In the roughly two-plus minutes it takes to brush your teeth, Carvana sells — or buys — another car.
That analogy comes from the online used-car retailer's Online Car Buyer Report, which reports that Carvana sold 244,000 vehicles in 2020 — or one every 2.2 minutes on average. Sales volume rose 37 percent compared with 2019 — an impressive jump though a slowdown from triple-digit growth in prior years.
Maybe even more important is that Carvana last year also bought a vehicle from a customer every 2.5 minutes on average for a total of 203,000 purchased during 2020. In the aforementioned report, Carvana touted its digital-first sales as a safe, contactless way for people to get rid of their vehicles.
Carvana, like other used-vehicle retailers, is keen on buying consumer vehicles, particularly as it seeks a bigger share of the used-vehicle market.
We frequently hear from dealers that the hunt for decent used inventory has only gotten harder. Some hit the digital streets, so to speak, scouting places such as the increasingly popular Facebook Marketplace or the increasingly less popular Craigslist.
Much of the time and energy spent on that hunt could be saved if dealers could buy more vehicles directly from their own customers — a pitch Carvana is making on its website.
Some dealers have done this for years, with many featuring a prominent "sell us your car" button on store websites.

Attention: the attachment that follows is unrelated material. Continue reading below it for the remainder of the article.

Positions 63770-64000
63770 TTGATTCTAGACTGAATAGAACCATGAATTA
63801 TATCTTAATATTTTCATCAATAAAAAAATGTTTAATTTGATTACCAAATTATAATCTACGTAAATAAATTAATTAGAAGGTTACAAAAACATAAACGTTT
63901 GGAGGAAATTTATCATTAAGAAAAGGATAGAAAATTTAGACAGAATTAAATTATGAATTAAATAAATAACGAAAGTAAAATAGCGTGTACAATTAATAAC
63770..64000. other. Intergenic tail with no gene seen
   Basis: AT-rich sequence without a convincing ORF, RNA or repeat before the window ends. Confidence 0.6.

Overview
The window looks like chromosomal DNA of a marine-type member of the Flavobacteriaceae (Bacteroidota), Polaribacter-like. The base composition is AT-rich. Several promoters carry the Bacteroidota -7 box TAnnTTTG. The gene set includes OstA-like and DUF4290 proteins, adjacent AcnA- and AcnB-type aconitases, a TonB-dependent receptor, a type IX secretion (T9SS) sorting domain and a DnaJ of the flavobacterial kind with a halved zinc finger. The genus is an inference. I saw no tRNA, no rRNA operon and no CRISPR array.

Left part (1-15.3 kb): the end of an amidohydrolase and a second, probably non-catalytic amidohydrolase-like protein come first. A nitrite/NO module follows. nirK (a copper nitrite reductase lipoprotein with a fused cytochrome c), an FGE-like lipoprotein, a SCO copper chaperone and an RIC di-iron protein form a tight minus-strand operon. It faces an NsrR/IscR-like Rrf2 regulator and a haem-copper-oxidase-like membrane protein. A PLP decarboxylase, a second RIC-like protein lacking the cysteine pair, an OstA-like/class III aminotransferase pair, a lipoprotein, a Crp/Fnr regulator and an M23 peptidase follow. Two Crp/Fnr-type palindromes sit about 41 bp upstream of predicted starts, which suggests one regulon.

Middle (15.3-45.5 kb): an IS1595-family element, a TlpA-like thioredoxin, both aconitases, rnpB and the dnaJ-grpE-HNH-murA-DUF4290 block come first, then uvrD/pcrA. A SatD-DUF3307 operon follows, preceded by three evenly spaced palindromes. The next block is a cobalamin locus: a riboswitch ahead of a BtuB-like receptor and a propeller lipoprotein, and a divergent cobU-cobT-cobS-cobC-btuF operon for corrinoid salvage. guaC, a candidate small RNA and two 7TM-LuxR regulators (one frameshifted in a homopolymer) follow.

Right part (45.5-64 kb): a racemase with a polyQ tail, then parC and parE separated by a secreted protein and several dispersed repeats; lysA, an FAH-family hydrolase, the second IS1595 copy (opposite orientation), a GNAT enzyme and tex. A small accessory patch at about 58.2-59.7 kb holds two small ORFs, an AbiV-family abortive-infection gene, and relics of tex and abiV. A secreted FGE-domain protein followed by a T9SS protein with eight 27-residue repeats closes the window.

Carvana's numbers, on top of the surge in digital business, demonstrate the importance of the concept. The 203,000 vehicles the company bought from customers last year represented 60 percent of all vehicles purchased by the company during its history, and it marked an eightfold increase from two years earlier. In the third quarter of 2020, Carvana bought more cars from customers than it sold to them.
Of course, it is one thing to buy customer cars. It is quite another to have them sale-ready.
As Carvana took in unprecedented numbers of vehicles last year, it ran into reconditioning constraints, including some caused by the COVID-19 pandemic. To ease such constraints, the company opened four reconditioning centers in 2020 and plans to add another this year and eight more in 2022.
That would bring Carvana's annual reconditioning capacity to 1.25 million vehicles, CEO Ernie Garcia said in an earnings call last month. Since December, Carvana has increased reconditioning production capacity by 40 percent.
What does it all mean? Given increased competition in the digital space, the hunt for used cars will not get any easier. And once vehicles are acquired, getting them ready for sale poses its own challenge.